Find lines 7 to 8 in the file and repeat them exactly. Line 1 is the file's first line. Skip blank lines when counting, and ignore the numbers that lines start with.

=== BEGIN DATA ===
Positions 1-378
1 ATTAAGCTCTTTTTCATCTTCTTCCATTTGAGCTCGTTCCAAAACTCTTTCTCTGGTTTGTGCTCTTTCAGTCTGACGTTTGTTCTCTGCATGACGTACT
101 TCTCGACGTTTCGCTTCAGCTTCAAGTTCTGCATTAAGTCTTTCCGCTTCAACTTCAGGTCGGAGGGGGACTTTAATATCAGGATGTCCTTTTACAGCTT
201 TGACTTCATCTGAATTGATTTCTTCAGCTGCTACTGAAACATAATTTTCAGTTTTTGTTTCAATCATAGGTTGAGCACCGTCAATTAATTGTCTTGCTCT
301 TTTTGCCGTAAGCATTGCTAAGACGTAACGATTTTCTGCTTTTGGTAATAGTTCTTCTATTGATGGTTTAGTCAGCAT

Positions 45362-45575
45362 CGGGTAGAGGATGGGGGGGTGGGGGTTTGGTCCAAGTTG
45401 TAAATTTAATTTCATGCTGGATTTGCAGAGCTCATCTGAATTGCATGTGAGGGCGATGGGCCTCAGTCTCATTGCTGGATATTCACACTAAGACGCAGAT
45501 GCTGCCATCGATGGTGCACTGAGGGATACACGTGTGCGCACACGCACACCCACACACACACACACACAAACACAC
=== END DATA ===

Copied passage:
45362 CGGGTAGAGGATGGGGGGGTGGGGGTTTGGTCCAAGTTG
45401 TAAATTTAATTTCATGCTGGATTTGCAGAGCTCATCTGAATTGCATGTGAGGGCGATGGGCCTCAGTCTCATTGCTGGATATTCACACTAAGACGCAGAT